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Schaefft's Bargain Barge Extravaganza - New Parts Everywhere

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On 6/11/2020 at 11:05 AM, Schaefft said:

You might be able to, Im fairly sure I cant as I cant even get quotes for my '92 S-Class, which sucks as most of these cars would be dirt cheap to insure. Might be because of my German drivers license, who knows. I'll have to check again when the time for an MOT comes closer.

£82 with Performance Direct for a 500 SEC for me, not even a classic policy, no usable NCB but I am old and clean so to speak. I went with them because they were the cheapest Confused dragged up outside Whitley Bay P.O. when I was getting it legal to drive home. I will have to go classic next time, it deserves better. 

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  • 2 weeks later...

The key for the Merc finally arrived this week. Turns out it had been on the dealers desk for what must have been weeks, as I called them up a week ago only to hear that someone wanted to call me when it arrived, but didn't. We then scheduled a call for Monday, which also didnt happen, until I called them on Tuesday for someone to finally come around and take a photo of the VIN to make sure Im not actually stealing someone else's car. At least the guy was impressed by seeing a Senator B AND Toyota Celsior on one and the same driveway.?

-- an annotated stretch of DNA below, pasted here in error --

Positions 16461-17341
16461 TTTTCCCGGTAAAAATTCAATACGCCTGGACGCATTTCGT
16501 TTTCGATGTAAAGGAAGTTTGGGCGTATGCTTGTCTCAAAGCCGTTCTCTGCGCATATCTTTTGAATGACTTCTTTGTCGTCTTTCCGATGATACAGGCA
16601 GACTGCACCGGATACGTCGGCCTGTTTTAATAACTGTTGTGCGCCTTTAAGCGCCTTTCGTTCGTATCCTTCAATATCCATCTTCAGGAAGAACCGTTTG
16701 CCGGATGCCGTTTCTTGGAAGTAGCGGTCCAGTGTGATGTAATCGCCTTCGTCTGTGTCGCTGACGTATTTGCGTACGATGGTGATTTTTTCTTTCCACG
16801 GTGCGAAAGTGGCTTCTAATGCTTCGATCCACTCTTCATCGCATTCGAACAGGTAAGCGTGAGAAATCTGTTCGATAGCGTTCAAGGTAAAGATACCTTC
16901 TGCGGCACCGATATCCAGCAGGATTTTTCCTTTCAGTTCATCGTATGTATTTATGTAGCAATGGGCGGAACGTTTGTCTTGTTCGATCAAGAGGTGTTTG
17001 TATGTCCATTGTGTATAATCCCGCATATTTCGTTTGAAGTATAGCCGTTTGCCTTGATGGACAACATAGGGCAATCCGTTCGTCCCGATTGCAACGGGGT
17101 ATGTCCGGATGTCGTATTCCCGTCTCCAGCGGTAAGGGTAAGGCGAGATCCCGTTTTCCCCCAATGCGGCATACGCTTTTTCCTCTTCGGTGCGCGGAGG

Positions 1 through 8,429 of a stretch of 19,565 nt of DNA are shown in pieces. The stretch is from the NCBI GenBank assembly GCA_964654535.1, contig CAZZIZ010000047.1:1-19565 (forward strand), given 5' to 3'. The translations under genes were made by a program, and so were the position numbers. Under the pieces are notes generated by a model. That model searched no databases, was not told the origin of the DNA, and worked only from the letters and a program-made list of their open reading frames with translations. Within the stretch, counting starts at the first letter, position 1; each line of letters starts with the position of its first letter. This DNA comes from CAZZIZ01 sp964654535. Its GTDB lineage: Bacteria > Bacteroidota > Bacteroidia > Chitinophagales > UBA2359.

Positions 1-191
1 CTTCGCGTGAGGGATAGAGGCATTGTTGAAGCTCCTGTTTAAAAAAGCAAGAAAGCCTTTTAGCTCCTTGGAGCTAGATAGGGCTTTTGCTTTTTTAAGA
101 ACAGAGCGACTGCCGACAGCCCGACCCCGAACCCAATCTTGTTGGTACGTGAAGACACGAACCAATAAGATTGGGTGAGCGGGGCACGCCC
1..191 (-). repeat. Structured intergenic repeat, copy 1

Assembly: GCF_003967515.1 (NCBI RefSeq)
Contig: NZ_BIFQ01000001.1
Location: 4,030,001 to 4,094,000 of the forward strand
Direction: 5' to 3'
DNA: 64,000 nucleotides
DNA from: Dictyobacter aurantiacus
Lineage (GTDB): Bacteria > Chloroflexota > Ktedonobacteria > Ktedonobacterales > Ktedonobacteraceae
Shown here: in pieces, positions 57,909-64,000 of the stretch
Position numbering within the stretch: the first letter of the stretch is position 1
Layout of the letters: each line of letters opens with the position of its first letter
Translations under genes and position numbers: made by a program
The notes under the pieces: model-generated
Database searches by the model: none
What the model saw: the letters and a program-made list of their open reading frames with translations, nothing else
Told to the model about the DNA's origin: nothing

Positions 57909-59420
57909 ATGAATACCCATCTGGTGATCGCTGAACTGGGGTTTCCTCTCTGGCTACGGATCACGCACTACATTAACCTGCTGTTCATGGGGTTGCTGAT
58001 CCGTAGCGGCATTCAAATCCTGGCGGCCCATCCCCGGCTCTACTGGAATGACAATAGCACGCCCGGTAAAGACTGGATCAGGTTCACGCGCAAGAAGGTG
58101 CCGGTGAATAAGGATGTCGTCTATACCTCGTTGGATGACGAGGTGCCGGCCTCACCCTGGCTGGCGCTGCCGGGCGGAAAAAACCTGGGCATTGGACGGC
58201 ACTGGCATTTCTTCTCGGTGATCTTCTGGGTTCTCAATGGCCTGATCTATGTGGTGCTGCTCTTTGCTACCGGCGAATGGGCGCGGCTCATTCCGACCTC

Anyway, with the key here (its actually just a key blade oddly enough, I guess the price was too good to be true...) I managed to open the car and retrieve the actual key, and maneuver the 2 ton paper weight out of the way to move the Audi onto the drive. As you can see, the drive is just wide enough to fit a big body S-Class and move a bin past it. Perfect!


I did replace the S8's fuel door last week as you can see below, I didn't want to do major work on the street though so I could only start doing bigger jobs on it now. The trunk lid was first, and what a difference it makes! I've transferred every component from my old lid to the new one and with so much electronics going on in it, there were quite a few things to disassemble. Wanting to do the job properly, I chose hard mode and even kept the factory clip in zip-ties intact...

Corrosion and FILTH:


Things used to change that. No sponsors I promise.


Done and so much better:



Work was commencing on Thursday to rectify the trunk issue:


That sure is a lot of stuff to move over to the new lid...


The first casualty. This bulb holder was so corroded that the wiring loom just took the contacts with it. Need to order one from a breaker.


Trunk lid off. The S8 is now a Ute!


With the new trunk lid on comes the challenge of putting everything back together properly. The wiring loom was the biggest issue as it was routed through a fairly small hole through a very narrow section of reinforcement structure. 


In the end I decided to use the sunroof drain cleaning tool I remembered I had which was made to get through narrow passages. I attached one end of the wiring loom to it and just pulled it back through the internals of the lid, it really worked perfectly for that job.


And voila, the fruits of my labor, with the previous paint situation on the left. The terrible paint on the back was the biggest letdown of the car's appearance, and for just 45 quid (before selling the old trunk lid, someones might buy it for 20 quid, who knows) and a few hours of work, you really couldn't ask for more. Perfect paint match, perfect fit (although I spent at least an hour trying to match the shutlines on each side, and its still not 100% there). The rest did fit perfectly though...